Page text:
NEW YORK (Reuters) - Sikh communities across the United States called for vigilance and better public understanding of their religion on Monday after six people were shot dead at a temple in Wisconsin.
Police deployed extra security at Sikh places of worship.
“Nobody knows what to do, but just be alert,” said Jaswant Singh Shaad, 43, a member of California’s Stockton Sikh Temple, the oldest Sikh temple in the United States and home to between 5,000 to 7,000 members.
The Stockton temple, like others across the country, is in talks with local police about more security, fearing a repeat of Sunday’s shooting at the Sikh Temple of Wisconsin as worshipers prepared a meal for religious services.
Authorities have identified the shooter as Wade Michael Page, a 40-year-old U.S. Army veteran with links to racist groups. He was shot and killed by police.
“All Sikh are shocked ... it can happen (in Wisconsin), it can happen anywhere. We are shocked and scared,” Shaad said, noting that leaders had been appealing on local Punjabi radio for people to remain calm but vigilant.
In the Dallas-Fort Worth area of Texas, Sikh temples were being urged to seek security assessments from local police and have members of their congregations trained in crisis management.
Police had also increased patrols of the area’s five gurdwaras (places of worship), which have about 10,000 members, said Gurvinder Singh, director of United Sikhs.
In New York City, police had deployed Critical Response Vehicles, usually reserved for counter-terrorism patrols, to Sikh temples in the city until further notice.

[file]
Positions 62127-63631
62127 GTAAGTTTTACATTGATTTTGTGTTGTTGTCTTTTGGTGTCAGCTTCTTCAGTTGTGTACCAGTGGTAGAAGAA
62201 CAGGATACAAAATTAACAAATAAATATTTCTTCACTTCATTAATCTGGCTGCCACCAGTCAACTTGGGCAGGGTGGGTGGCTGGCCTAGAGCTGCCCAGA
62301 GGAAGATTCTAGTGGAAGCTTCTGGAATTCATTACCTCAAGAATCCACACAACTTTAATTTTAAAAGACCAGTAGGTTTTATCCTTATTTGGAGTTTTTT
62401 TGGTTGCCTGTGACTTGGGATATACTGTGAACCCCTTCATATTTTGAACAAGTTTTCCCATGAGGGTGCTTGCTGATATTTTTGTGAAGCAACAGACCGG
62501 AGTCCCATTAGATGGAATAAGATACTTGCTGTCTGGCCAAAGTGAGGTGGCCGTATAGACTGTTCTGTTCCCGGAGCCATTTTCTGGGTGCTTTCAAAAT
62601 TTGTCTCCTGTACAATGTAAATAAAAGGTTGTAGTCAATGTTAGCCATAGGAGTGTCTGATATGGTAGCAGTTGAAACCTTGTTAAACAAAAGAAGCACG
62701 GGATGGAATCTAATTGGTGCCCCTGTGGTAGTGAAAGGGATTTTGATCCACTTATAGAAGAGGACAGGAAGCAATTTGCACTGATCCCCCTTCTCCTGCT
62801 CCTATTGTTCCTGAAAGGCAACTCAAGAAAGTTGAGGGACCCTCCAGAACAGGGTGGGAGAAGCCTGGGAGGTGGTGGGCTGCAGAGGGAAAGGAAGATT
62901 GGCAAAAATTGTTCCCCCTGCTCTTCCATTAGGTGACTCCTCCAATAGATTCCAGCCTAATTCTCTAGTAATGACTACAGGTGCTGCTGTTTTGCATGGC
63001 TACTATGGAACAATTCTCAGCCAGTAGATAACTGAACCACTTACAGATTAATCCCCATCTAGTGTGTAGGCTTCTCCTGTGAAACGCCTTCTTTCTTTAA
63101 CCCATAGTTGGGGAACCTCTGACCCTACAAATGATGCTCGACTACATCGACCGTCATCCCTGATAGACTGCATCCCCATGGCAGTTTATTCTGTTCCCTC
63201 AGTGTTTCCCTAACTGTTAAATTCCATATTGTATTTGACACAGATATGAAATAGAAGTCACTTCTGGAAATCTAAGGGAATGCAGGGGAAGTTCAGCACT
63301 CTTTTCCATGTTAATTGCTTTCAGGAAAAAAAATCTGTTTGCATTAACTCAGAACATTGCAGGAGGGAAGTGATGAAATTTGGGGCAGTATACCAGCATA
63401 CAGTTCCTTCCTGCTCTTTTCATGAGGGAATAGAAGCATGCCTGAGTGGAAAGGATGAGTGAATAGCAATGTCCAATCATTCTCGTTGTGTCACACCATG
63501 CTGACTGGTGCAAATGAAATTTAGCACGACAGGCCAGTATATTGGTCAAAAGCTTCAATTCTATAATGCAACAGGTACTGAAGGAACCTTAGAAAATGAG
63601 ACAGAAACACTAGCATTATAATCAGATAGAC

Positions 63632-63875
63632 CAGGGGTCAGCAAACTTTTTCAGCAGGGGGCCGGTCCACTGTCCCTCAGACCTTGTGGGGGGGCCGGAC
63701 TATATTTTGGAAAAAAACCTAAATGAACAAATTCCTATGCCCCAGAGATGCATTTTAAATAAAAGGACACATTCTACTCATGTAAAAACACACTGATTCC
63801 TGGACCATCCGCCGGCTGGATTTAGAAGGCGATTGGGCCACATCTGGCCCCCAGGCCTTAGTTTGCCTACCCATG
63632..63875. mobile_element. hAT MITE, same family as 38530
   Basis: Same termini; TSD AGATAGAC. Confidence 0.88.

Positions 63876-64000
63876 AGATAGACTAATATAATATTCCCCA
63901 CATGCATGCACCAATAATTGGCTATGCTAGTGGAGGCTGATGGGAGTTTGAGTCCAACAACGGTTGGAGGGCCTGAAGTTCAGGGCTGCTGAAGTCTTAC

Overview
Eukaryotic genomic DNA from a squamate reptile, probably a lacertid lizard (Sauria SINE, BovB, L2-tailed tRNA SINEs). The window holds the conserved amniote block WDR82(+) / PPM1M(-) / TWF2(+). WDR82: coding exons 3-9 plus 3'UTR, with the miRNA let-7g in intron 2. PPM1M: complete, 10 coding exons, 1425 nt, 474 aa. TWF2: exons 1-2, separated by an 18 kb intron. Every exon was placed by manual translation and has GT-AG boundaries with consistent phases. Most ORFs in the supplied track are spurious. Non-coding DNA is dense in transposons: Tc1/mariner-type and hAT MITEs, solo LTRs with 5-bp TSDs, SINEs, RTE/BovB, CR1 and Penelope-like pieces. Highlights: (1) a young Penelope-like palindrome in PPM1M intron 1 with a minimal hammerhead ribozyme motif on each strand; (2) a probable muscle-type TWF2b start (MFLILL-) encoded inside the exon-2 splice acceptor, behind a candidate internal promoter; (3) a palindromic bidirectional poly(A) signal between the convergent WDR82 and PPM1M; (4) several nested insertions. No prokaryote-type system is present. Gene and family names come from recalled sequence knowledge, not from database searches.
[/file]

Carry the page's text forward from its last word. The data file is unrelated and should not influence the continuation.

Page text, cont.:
“No matter who you are, no matter where you’re from, no matter what religion you profess you have a right to be safe in your homes, in your places of worship and on the streets of New York City,” Mayor Michael Bloomberg told reporters, standing outside of the Sikh Cultural Society in New York.
A number of members of Sikh communities said they saw the shooting as an isolated incident, but many also said they were concerned about what they described as troubling discrimination in the United States against followers of the Sikh religion, who are often mistaken as Muslim.
“Since 9/11, Sikhs have faced countless hate crimes, been denied employment, bullied in schools and profiled in airports simply because of the way we look,” said Prabhjot Singh, a co-founder of the New York- based Sikh Coalition.
Sikhism, the fifth-largest organized religion in the world, hails from the area of Punjab, in between Pakistan and India. As testament of their faith, Sikh men often keep their beards long and wear turbans to cover their uncut hair. There are an estimated 250,000 to 500,000 Sikhs in the United States.
Organizations working for better public awareness of the Sikh community said they hoped the shooting could be an opportunity to educate the American public about Sikhism, which they say stresses peace.
“We as a nation can use this as a teachable moment,” Singh said, explaining that temples across the country would hold open houses, fundraising efforts and vigils with inter-faith and other community groups.
Vigils were planned all week in Dallas, New York and Chicago, organizers said.
In New York City, Sikhs for Justice pledged $10,000 to an injured police officer who was shot eight or nine times by Page when he was tending to a victim.
Editing by Paul Thomasch and Anthony Boadle